It'll never fly - Marmite

Who could possibly love it? But the brown yeast extract has become as much a part of Britishness as warm beer and delayed trains.

Last Updated: 09 Oct 2013
Who would have thought that a brewer's by-product with a taxic smell and the consistency of axle grease could achieve a household penetration of 26%, shift 24 million units a year and be exported to 30 countries? At first sight, Marmite has very little going for it, but probe deeper and a wealth of health-giving benefits show up. Hosting five B vitamins, the brown stuff has been served to soldiers since WW1, most recently to troops in the Middle East. The Marmite Food Co, formed in Burton on Trent in 1902, took its name from the French word for stewpot, and its inimitable curvy glass jar, which first appeared in the 1920s, has become a stalwart of many an ex-pat's larder. Now owned by Unilever Bestfoods, Marmite first marketed itself in the 1930s as being 'Good For You', but more recent campaigns focused on 'My Mate, Marmite' or the current 'love-it-or-hate-it' campaign. Marmite's centenary was marked with a visit by the Duke of Edinburgh last year. Although supposedly not a fan himself, his wife is thought to be rather partial to the stuff.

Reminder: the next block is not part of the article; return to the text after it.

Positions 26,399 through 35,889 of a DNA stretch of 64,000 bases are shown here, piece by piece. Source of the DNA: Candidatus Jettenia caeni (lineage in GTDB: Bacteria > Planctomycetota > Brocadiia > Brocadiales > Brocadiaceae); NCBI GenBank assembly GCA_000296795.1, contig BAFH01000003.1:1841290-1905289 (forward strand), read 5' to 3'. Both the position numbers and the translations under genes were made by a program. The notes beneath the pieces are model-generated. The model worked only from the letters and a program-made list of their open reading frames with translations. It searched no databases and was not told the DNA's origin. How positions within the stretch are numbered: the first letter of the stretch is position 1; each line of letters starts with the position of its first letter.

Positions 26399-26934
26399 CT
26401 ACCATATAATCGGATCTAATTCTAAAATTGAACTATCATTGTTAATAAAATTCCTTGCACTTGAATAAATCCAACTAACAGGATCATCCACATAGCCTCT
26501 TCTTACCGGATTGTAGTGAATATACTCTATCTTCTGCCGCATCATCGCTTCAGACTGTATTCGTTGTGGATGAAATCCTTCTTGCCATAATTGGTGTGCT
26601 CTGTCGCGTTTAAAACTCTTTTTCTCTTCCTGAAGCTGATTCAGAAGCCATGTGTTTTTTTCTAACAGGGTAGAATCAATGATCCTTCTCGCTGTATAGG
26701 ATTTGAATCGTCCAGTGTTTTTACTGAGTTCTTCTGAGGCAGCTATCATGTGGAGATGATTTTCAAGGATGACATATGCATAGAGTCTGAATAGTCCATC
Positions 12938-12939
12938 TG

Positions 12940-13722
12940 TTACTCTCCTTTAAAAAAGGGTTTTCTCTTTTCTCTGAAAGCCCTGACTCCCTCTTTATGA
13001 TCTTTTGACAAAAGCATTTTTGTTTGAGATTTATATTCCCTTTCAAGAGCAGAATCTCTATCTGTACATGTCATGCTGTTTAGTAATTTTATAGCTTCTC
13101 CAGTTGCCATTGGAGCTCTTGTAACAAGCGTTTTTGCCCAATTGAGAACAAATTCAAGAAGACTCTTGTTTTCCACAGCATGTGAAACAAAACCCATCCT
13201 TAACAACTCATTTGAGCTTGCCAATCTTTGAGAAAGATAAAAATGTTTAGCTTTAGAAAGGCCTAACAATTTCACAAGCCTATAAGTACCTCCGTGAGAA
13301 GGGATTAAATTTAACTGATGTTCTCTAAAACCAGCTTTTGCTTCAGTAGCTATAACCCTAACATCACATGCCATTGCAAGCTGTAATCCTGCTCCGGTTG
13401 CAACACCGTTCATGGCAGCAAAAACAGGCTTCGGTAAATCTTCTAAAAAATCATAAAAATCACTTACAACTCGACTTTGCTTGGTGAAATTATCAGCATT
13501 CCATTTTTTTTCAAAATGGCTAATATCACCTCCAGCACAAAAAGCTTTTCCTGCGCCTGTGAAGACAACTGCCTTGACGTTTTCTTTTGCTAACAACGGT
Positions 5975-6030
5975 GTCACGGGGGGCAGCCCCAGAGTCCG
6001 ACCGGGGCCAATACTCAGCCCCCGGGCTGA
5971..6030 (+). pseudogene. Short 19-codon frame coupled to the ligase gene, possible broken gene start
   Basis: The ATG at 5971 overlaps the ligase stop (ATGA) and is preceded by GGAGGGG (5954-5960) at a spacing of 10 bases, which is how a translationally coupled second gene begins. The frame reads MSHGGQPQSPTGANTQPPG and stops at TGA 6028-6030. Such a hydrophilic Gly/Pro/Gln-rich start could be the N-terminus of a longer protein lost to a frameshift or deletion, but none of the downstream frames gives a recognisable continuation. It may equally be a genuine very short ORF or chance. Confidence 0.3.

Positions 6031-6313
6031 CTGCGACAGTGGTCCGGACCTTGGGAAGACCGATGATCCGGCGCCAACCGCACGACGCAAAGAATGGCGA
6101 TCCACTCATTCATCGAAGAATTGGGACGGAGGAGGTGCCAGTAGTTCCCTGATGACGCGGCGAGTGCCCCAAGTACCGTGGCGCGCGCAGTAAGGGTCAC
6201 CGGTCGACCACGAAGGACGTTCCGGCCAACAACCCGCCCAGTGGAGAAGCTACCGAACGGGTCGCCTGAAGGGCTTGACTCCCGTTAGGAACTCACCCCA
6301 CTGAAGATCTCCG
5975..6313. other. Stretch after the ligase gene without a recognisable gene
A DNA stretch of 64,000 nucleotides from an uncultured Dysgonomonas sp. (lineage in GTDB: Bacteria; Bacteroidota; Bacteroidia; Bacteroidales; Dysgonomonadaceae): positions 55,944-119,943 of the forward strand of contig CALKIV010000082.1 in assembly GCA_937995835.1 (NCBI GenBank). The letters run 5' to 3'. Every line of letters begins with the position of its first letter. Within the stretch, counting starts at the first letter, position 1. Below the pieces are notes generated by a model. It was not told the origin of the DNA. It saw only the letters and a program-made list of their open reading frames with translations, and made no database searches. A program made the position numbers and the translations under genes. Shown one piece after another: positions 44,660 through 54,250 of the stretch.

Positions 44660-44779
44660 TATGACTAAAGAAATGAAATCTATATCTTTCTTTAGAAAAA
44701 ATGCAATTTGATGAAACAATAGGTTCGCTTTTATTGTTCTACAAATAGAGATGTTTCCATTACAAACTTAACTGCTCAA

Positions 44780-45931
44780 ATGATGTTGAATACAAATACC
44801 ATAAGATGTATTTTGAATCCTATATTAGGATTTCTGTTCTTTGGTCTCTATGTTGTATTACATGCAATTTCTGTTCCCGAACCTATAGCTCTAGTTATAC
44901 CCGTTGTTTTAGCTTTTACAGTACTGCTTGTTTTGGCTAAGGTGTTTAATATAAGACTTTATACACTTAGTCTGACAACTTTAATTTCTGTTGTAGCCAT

Find this article useful?

Get more great articles like this in your inbox every lunchtime

Why collaborations fail

Collaboration needn’t be a dirty word.

How redundancies affect culture

There are ways of preventing 'survivor syndrome' derailing your recovery.

What they don't tell you about inclusive leadership

Briefing: Frances Frei was hired to fix Uber’s ‘bro culture’. Here’s her lesson for where...

Should you downsize the office?

Many businesses are preparing for a 'hybrid' workplace.

How to make your team more accountable

‘Do as I do’ works a lot better than ‘do as I say’.

Black talent isn’t hard to find: It’s just you

If you want to attract the widest range of applicants, you need to think about...